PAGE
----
order to obtain the relief he wanted ; and we may observe that the
suit which he brought in the year 1885 was noli a suit which he could
have brought under the Transfer of Property Act, nor was the decree
given to him a decree which could properly be made in a suit brought
under the Transfer of Property Act.

However that may be, the only question now before us is whether
the limitation of art. 120 is to be calculated from the 27th of August, 1874,
when the year of grace expired, or from the data of the decree of the
16th of May, 1885. There can ba no doubt [409] that there has been
considerable conflict of opinion upon this point between different Benches
of this Court. It is well to mention here, so as to clear the ground, that
there is no question in the present case of want of notice on the pre-emp-
tor's part of the fact of the conditional sale of 1872, or of the fact that a
notice for foreclosure had been applied for and obtained, or of the fact
that the year of grace was about to expire. This is shown bylthe proceed-
ing No. 19 upon the record of this suit, dated the 19bh of August, 1874,
in which the pre-emptor intervened in the foreclosure proceeding and made
certain objections which were disposed of by the District Judge. We think




14 A. 403

(P.B.) =
12 A.W N.
(1892) 108.

(1) 8 A. 54.

(4) 3 A. 770.

(7) 14C. 761.

(10) 6.B.L.R. App, 114

(2) 6 A. 344.

(5) N.W.P.JEi.G.R. 1870, p. 284.

(81 6 W. R. C.R. 116,

(3) 5 A. 187.
(6) 3 Agra 359.
(9) 7 W.R.C.R. 428.
(11) 6 A. 262.


14 All. 410




14:&. 405

<P.B.) =


(1892) 108.

1892 ^at it is desirable that a Full Bench should determine the question whe-
MABCH 16. ther in respect of a pre-emption suit brought after the passing of Act No. IV
of 1882, in respect of a co- sharer's transfer by way of conditional sale to a
stranger of his rights in a mahal in 1872, and in respect of which fore-
closure proceedings had been initiated under Regulation XVII of 1806
the terminus a quo under s. 120 is to be found in the date of the expiry of
the year of grace in such proceedings, or in a decree in a suit brought
between the conditional vendee and the conditional vendor to establish the
former's absolute title to the subject-matter of the conditional sale.

We refer this question accordingly.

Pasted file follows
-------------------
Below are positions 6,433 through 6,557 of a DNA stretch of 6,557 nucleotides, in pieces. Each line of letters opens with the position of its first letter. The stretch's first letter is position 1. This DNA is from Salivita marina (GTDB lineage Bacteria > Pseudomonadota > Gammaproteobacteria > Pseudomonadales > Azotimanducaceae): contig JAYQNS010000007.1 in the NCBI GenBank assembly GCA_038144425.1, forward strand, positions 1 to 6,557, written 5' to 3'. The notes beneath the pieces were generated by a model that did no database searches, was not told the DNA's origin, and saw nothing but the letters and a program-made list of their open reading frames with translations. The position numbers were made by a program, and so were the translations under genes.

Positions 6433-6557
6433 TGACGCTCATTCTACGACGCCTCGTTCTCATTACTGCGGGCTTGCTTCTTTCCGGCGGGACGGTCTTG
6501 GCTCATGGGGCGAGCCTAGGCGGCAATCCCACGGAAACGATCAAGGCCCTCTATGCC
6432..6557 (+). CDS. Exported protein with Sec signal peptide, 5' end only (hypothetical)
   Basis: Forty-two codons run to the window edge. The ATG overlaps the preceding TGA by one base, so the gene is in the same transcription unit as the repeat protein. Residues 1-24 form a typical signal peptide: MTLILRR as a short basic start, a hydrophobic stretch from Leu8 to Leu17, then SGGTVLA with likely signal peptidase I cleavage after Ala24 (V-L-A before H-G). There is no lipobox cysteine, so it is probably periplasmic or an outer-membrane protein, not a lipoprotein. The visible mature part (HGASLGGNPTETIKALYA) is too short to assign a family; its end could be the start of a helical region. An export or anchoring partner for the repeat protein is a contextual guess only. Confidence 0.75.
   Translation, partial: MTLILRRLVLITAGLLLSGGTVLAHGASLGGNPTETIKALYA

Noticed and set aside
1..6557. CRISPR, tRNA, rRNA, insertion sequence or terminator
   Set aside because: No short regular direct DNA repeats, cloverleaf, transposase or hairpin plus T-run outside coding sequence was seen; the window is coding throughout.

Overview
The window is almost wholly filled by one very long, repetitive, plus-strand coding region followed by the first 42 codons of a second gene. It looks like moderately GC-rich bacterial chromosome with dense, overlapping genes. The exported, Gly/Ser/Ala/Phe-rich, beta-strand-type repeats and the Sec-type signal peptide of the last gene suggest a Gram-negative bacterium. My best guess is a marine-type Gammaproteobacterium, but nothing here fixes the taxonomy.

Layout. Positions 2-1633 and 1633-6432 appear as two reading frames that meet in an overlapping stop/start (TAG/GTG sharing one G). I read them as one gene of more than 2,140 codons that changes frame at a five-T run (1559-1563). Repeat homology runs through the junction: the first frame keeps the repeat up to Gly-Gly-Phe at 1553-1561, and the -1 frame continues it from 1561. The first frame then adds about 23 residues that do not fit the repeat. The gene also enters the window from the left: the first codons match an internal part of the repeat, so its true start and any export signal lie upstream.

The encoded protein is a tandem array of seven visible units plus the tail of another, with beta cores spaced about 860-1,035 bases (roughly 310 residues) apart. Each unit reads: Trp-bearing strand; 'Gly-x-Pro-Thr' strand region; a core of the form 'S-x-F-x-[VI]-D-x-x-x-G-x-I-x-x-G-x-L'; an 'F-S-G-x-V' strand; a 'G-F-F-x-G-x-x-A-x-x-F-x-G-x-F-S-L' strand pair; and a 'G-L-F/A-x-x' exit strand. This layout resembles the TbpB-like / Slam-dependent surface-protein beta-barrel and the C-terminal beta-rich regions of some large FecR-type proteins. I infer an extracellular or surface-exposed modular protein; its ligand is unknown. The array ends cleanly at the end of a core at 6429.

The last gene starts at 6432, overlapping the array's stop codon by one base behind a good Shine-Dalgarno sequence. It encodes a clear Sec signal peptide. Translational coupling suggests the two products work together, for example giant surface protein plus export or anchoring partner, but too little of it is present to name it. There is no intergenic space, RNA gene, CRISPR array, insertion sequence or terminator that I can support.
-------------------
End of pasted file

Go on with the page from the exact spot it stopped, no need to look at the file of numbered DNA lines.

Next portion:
On the case coming before the Full Bench the following judgments
were pronounced.

The Hon'ble Mr. Spankie and Pandit Sundar Lai, for the appellants.

Munshi Bam Prasad, for the respondent.


EDGE, C.J. The suit out of which this appeal and reference have
arisen is one for pre-emption. On the 12th of August, 1872, the then
owner mortgaged his share by way of a mortgage by conditional sale. On
the 27th of August, 1873. a notice or parwana in accordance with s. 7 of
Regulation XVII of 1806 was duly served. On the 27th of August, 1874,
the mortgage-moneys not having been satisfied, s. 8 of that Regulation
applied. Nothing further appears to have been done till the 17th of
February, 1885, [410] when an application was made to the District
Judge to draw up an order completing the foreclosure proceedings
commenced in 1873. On the 9th of March, 1885, the District Judge made
what purported to be the order asked for. On the 26bh of March,
1885, the son of the vendee brought a suit to establish his title
as vendee under the foreclosure proceedings and the conditional
sale of 1872. That suit was contested by the mortgagor, but on
the 16th of May, 1885, the vendee obtained a decree declaring his title.
On the 9th of September, 1886, the suit for pre-emption now before us was
brought. The question referred to us is whether, admitting art. 120 of sch.
ii of the Indian Limitation Act to be applicable, the right of the pre-empt-
ing plaintiff to sue accrued on the expiration of the year of grace which
expired on the 27th of August, 1874, or when the vendee obtained his decree
clearing his title on the 16th of May, 1885. It has been contended by
Mr. Spankie for the plaintiffs-appellants that no right of suit for pre-emp-
tion accrued before the 16th of May, 1885, the contention being that accord-
ing to the judgment of their Lordships of the Privy Council in Forbes v,
Ameeroonissa Begum (1), there was in contemplation of law under the Regu-
lation no complete sale until the conditional vendee bad brought his suit for
a declaration of his absolute title and until he has obtained a decree in his
favour in that suit;. Mr. Spankie in support of that contention has relied
on the case of Rais-ud-din Chowdhry v. Khodu Netvaz Chowdhry (2) in

Online LibraryChas. A. Stevens & BrosThe Indian decisions (New series) : being a re-print of all the decisions of the Privy Council on appeals from India and of the various high courts and other superior courts in India reported both in the official and non-official reports from 1875 (Volume 7) → online text (page 94 of 155)